The Closing of the Muslim Mind

by EDWARD CLINE November 3, 2011
 
Even if one has read the Koran, or sampled its most outrageous verses, injunctions, and imperatives, or discussed Islam with other concerned individuals, nothing could better guarantee a fundamental and essential grasp of the utter irrationality of Islam than Robert R. Reilly’sThe Closing of the Muslim Mind: How Intellectual Suicide Created the Modern Islamic Crisis.* This work can help one understand precisely why Islam is so intractably irrational and inherently violent. It renders irrelevant any hope or notion that Islam can be “tamed” or rendered “moderate” or redeemed as a benign faith.
 
What one will grasp is that Islam, that berserker ideology in a cilice rampaging around the world in pursuit of a global caliphate of totalitarianism, leaving countless dead and maimed and incalculable destruction in its wake, is irrational by intent, that is, it is explicitly, unapologetically, and irrevocably irrational and beyond the realm of reason. As Reilly brilliantly explains it, the Islam we know and fear today is a product of a deliberate, conscious rejection of reason, of causality, of reality, of comprehension.
 
Reilly delves into the intellectual history of Islam, going back to the so-called “golden age” of Islam when it nearly conquered Europe, not long after Muslims had secured the Arabian Peninsula and spread their power over North Africa.
 
No review of Reilly’s book would do it justice. Reilly has performed an intellectual feat and service of incalculable value. What follows here are merely highlights of some of the more salient points Reilly elucidates.
 
In this early jihad, Islamic thinkers and theologians encountered Hellenic thought: Plato, Aristotle, and the surviving works of other Greek thinkers. Reading these works opened up the minds of many of these men and allowed them to venture tentatively beyond the strictures of the Koran, the Hadith and other Islamic documents. Up until then, inquiry into the nature of Allah and the universe had not been an issue, because the minds of most Muslims were already closed to the possibility that the universe or reality was comprehensible and explainable.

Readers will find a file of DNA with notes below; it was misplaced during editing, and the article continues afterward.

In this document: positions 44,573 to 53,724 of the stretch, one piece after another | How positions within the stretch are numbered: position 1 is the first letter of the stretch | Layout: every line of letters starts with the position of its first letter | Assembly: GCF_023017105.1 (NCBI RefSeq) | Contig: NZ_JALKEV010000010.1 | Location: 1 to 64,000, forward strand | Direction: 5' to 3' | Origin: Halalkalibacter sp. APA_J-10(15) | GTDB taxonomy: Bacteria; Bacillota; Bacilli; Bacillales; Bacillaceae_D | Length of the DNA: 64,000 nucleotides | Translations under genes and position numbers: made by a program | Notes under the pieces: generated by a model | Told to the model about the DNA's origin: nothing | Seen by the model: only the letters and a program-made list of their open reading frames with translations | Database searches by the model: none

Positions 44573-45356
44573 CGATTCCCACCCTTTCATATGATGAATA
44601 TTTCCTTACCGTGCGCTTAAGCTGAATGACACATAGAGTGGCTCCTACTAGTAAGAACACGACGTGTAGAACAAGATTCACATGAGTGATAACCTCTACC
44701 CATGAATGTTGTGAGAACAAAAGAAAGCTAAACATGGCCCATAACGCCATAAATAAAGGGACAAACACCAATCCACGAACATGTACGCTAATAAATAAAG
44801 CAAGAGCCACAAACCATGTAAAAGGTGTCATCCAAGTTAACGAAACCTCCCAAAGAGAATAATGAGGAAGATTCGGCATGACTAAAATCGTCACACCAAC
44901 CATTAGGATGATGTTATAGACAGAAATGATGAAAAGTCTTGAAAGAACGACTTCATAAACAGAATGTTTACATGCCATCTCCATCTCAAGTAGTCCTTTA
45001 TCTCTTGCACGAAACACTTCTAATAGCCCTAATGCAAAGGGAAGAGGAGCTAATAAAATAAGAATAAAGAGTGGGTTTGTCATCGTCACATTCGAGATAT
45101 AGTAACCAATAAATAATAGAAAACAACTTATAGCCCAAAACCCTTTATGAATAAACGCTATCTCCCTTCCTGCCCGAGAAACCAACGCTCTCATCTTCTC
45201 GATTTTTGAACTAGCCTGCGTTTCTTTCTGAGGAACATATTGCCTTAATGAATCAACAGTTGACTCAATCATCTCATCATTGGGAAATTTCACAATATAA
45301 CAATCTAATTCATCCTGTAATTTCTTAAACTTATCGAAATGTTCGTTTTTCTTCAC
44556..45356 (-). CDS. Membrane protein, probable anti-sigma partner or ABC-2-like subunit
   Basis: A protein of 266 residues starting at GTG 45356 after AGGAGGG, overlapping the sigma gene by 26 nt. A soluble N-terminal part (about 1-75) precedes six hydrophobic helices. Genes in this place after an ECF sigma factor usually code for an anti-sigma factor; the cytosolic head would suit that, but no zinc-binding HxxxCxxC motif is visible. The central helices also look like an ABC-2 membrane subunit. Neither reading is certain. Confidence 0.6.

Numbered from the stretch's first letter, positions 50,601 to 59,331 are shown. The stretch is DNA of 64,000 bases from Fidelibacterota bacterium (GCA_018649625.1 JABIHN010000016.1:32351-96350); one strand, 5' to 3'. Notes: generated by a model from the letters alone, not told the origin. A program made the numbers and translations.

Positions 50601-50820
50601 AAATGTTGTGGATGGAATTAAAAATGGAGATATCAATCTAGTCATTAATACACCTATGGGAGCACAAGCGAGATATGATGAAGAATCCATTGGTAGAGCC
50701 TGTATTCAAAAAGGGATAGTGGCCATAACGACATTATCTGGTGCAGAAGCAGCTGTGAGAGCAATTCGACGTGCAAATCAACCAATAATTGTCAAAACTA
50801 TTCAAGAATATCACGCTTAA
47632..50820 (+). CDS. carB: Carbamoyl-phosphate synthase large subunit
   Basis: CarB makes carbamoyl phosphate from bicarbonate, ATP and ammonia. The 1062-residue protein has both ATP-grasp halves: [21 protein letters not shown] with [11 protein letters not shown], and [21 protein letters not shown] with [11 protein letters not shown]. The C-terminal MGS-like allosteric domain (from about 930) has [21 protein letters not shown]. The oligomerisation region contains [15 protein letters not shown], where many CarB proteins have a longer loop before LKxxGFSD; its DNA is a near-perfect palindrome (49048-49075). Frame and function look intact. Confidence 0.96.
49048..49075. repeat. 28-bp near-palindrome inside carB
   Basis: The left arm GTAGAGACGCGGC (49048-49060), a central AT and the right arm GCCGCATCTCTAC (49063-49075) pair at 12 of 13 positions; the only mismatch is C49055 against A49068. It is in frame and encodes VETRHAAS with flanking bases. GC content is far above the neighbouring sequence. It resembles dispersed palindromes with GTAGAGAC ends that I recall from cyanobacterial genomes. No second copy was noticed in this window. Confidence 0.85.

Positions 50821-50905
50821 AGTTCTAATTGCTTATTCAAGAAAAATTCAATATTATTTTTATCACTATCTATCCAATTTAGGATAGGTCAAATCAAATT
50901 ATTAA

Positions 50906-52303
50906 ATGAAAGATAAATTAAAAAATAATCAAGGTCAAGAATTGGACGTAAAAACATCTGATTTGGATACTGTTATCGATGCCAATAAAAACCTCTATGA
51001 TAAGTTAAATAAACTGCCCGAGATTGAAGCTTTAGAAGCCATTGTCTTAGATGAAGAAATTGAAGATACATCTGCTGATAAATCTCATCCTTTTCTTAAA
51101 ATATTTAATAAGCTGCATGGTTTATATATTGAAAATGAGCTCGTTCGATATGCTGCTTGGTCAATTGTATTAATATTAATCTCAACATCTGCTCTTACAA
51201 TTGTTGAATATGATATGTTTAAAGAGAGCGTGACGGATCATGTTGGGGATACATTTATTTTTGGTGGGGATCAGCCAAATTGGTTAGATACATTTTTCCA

Along came the Mu’tazilites who dared to uphold reason and claim that Allah was a benevolent god who meant well, rewarded a volitional man for his good or evil character and actions, and could be known, and that reason could lead men to a knowledge of him or his revelation. It is interesting to note (though Reilly does not dwell on the point) that the Mu’tazilites became influential under the Umayyad caliphate that existed a little after Mohammad’s death, became controversial and then dangerous, and fled to Spain where the school of enquiry thrived under the caliphate-in-exile of Córdoba (until extinguished, after a civil war, by its enemies, traditionally the Berbers of North Africa).
 
Reilly writes:
 
Most learned men in these sciences [medicine, mathematics, natural science, alchemy, and astrology], however, were also schooled in philosophy and theology, which meant that Muslim interest began to spill over into philosophical and theological issues. Muslims were also called upon to defend and advance their faith against Christians and others who used philosophical methods in their apologetics. Some Muslim converts in these new territories were already versed in Greek learning and prepared to deploy it on behalf of their new faith. Thus, by the late eighth and early ninth centuries, a new kind of discourse began to affect Islamic thought that had hitherto been largely doctrinal and jurisprudential. New words were created in Arabic to take in Greek concepts. Philosophy opened the Muslim mind in a way in which it had never been before in the spirit of free inquiry and speculative thought. It is at this juncture that the greatest intellectual drama of Islam took place.